What my son’s school report doesn’t tell me

I’ve just had a message from school to say that your school report will be coming home tomorrow. This is perhaps my least favourite day of your school year.

I see a child who has made incredible leaps since September. I see a boy who loves reading, and writes me notes about how much he loves me. My boy is someone who skips down the road shouting out his three times table. I see a boy who needs extra help, but tries so hard to help himself.

Your school report will tell me facts, facts that I’m not that interested in really. It will tell me your scores for tests which mean nothing to me, you or your future. It will tell me where you’re expected to be at this age and where you actually are. What it won’t tell me is how happy you are at school. It won’t tell me about the kind things you did to make the new boy feel welcome, or that time you reeled off a huge list of Viking facts the rest of your class, and perhaps even your teacher hadn’t learned about yet.

It won’t uplift and shine a light on the huge efforts you’ve made with your writing this year and how you’ve gone from hating everything about writing to scribbling notes on every available scrap of paper, and sometimes even my walls. Your report won’t tell me about how you’ve grown to love drawing and even got pretty good at it. It won’t tell me about how good you are at swimming and martial arts, or how you are learning to identify all the different trees we pass on our walks.

Your school report will tell me in bald terms how you match up against your peers and where you are lagging behind. There may be passing mention of some of what makes you my bold, brilliant, funny, kind and interested boy, but your school report doesn’t define you to me.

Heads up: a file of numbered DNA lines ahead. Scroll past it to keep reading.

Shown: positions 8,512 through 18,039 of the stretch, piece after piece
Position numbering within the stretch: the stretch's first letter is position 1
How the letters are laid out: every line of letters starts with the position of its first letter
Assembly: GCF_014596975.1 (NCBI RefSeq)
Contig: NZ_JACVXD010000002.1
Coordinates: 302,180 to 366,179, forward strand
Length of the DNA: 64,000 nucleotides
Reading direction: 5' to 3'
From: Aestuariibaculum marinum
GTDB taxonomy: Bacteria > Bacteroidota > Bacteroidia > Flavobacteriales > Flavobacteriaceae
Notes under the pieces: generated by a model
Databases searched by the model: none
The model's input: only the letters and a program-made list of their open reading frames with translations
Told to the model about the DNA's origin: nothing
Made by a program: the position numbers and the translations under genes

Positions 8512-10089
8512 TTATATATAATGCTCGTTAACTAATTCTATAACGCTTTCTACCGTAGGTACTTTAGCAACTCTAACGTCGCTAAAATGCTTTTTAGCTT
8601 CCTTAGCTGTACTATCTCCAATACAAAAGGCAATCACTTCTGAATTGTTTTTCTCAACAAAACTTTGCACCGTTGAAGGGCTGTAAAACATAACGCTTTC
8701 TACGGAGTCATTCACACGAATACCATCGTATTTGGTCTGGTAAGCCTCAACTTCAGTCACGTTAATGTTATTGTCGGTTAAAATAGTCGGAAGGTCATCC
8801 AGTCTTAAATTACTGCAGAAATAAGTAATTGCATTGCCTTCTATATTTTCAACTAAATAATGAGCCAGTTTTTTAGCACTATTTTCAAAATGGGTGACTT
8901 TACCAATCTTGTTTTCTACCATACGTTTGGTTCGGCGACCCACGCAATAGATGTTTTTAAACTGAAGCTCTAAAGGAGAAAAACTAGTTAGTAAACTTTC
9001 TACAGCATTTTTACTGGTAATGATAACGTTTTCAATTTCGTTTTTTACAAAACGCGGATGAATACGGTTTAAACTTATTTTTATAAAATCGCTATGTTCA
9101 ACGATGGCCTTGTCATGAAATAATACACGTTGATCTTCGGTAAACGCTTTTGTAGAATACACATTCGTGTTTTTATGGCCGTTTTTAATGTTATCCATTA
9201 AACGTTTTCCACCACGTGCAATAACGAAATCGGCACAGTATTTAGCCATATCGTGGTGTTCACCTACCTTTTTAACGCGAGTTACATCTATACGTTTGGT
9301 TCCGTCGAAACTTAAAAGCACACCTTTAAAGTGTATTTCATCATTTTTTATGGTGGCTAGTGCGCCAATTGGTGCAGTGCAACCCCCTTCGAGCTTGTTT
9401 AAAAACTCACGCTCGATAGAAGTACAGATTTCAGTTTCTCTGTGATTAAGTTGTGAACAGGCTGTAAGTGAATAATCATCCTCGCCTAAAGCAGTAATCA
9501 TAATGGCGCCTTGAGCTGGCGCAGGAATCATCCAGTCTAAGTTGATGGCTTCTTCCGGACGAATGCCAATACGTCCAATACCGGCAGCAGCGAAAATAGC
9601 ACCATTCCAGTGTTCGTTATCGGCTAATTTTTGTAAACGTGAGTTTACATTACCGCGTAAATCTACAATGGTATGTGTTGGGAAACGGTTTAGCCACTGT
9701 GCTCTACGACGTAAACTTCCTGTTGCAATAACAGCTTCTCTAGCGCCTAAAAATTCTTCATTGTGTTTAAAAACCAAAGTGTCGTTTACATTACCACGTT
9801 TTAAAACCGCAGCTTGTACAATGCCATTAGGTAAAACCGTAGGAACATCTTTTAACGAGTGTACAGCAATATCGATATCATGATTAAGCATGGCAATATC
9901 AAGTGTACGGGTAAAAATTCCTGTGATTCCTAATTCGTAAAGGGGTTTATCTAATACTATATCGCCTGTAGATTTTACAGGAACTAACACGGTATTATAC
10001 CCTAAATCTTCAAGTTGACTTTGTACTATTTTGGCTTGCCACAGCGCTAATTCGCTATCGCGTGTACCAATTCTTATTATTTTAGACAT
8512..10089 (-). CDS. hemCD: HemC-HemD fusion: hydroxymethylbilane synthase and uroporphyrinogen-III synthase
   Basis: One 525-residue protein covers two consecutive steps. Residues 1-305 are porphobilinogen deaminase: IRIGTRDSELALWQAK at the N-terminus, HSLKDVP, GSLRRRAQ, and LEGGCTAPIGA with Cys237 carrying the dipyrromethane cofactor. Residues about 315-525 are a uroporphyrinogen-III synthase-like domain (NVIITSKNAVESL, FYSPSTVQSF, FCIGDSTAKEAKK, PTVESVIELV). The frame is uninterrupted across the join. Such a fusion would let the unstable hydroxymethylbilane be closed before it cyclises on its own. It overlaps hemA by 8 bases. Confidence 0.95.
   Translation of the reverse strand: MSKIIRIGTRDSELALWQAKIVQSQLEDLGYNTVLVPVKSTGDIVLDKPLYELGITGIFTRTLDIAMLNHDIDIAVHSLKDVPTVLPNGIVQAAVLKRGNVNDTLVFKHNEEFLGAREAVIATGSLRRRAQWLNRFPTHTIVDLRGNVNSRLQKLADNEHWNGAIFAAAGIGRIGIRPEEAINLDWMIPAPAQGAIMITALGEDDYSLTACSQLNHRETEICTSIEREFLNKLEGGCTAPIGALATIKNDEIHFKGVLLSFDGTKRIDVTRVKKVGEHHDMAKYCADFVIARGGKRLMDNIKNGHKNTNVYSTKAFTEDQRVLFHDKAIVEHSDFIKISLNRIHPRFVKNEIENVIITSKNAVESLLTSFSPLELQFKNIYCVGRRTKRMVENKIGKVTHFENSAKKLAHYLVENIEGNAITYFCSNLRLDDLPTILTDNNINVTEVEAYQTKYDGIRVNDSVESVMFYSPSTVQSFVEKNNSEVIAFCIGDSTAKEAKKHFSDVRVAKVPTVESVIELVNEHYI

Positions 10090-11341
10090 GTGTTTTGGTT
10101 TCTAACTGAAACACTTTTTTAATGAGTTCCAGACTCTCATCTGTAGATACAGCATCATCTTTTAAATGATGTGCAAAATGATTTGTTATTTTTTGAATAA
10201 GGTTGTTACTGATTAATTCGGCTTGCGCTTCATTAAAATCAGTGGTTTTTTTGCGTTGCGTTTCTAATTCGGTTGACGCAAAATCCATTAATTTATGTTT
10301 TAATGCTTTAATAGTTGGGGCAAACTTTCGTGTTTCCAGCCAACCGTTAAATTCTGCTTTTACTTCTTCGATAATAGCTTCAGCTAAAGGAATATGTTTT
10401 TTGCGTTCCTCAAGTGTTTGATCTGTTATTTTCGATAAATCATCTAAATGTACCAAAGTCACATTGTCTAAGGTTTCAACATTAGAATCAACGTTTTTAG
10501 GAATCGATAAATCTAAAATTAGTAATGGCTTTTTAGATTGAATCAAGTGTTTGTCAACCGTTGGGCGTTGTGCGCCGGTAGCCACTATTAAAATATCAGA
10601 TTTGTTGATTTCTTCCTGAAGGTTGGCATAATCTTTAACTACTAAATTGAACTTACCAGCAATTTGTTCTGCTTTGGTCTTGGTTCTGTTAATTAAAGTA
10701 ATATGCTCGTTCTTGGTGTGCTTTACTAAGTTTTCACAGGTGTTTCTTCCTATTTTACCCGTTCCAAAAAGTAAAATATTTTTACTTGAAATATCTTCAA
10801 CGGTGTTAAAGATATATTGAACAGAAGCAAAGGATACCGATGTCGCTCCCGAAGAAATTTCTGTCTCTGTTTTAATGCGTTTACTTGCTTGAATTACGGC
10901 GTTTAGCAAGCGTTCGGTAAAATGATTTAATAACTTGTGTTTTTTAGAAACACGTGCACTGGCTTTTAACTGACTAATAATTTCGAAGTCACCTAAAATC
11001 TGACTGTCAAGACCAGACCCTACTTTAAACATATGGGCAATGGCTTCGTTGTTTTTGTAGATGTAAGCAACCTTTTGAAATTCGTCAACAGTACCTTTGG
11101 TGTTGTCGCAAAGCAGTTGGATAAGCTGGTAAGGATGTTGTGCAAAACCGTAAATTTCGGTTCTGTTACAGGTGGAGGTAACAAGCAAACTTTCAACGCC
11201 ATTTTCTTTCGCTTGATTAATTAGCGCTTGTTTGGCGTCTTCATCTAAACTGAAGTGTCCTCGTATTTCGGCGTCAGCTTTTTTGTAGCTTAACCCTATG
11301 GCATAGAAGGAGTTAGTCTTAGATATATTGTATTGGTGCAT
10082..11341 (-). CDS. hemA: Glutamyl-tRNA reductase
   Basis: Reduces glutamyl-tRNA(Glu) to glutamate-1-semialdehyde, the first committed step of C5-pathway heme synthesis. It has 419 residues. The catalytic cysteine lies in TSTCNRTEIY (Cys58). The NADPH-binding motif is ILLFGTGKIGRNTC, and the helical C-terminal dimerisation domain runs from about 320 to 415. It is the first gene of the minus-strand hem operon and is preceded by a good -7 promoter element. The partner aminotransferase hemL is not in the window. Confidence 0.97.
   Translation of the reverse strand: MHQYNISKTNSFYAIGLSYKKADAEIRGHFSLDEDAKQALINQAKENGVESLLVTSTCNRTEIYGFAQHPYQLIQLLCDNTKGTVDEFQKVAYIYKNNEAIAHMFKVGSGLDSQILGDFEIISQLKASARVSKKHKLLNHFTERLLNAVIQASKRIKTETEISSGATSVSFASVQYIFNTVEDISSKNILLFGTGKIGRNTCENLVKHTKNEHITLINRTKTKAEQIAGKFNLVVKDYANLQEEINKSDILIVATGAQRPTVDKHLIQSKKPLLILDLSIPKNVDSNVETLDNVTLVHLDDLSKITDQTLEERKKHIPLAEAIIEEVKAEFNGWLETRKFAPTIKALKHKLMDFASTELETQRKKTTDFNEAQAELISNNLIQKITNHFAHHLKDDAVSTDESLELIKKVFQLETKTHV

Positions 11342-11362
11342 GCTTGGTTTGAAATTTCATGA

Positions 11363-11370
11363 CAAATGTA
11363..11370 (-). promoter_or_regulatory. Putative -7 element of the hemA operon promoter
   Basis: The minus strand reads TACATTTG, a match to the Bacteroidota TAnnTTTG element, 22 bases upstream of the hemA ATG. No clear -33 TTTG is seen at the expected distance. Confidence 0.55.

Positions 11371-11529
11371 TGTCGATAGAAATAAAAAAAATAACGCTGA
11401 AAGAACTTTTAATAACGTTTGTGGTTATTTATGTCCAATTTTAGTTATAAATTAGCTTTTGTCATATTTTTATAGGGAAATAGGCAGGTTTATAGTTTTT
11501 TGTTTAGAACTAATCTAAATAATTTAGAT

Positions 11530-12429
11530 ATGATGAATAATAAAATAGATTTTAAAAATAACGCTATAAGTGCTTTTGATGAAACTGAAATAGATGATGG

Your school report is largely a time consuming tick box exercise for your teacher. It needs to be done, but its contents are of little or no interest to me. To me you are an individual with a million strengths. You are a unique and wonderful personality. I have no idea where you will go in life, what you will be, even who you will be. All I care about is that you are happy and healthy, that you are kind and you are liked and that you try hard. Not everyone can be good at everything, we’ve got to try a lot of things to find our strengths and you have a great many of those my darling, and most of them won’t be listed in your school report.

I won’t show you the report, it’ll be read and then put in a box for a future us to read. Maybe in ten or twenty years you will find it and read it. I hope when you do you will remember the boy who tried hard above all else and a boy who was happy and loved.

I have spoken to your teachers and met with them regularly. They know and love you as the enthusiastic and interested individual you are. They do know your strengths and your capabilities, they do know the giant leaps you have made this year. But this will not come across in your school report. If you read it, do not take it to heart my dear boy; you are all I could have wished you to be and more. I’d change nothing about you, except your ability to tidy your own room.

Four pieces of paper do not define you to me; they do not define your future or anything of any serious consequence. Keep being brilliant and interested in the world; please keep learning and wanting to learn. Keep trying hard, because that is all I could ever ask of you, my brilliant darling boy.

What my son's school report doesn't tell me

2 responses to “What my son’s school report doesn’t tell me

  1. That is a beautiful piece and you already know I agree with every word. School reports measure academic achievement, and these days it’s a very shallow set of achievements which fit into an incredibly narrow slot. You have a lovely, happy, permanently enthusiastic, polite, caring, talkative, informative son who is a joy to be with. I bet all that Pokemon has really helped his reading and number work too 😛 xx

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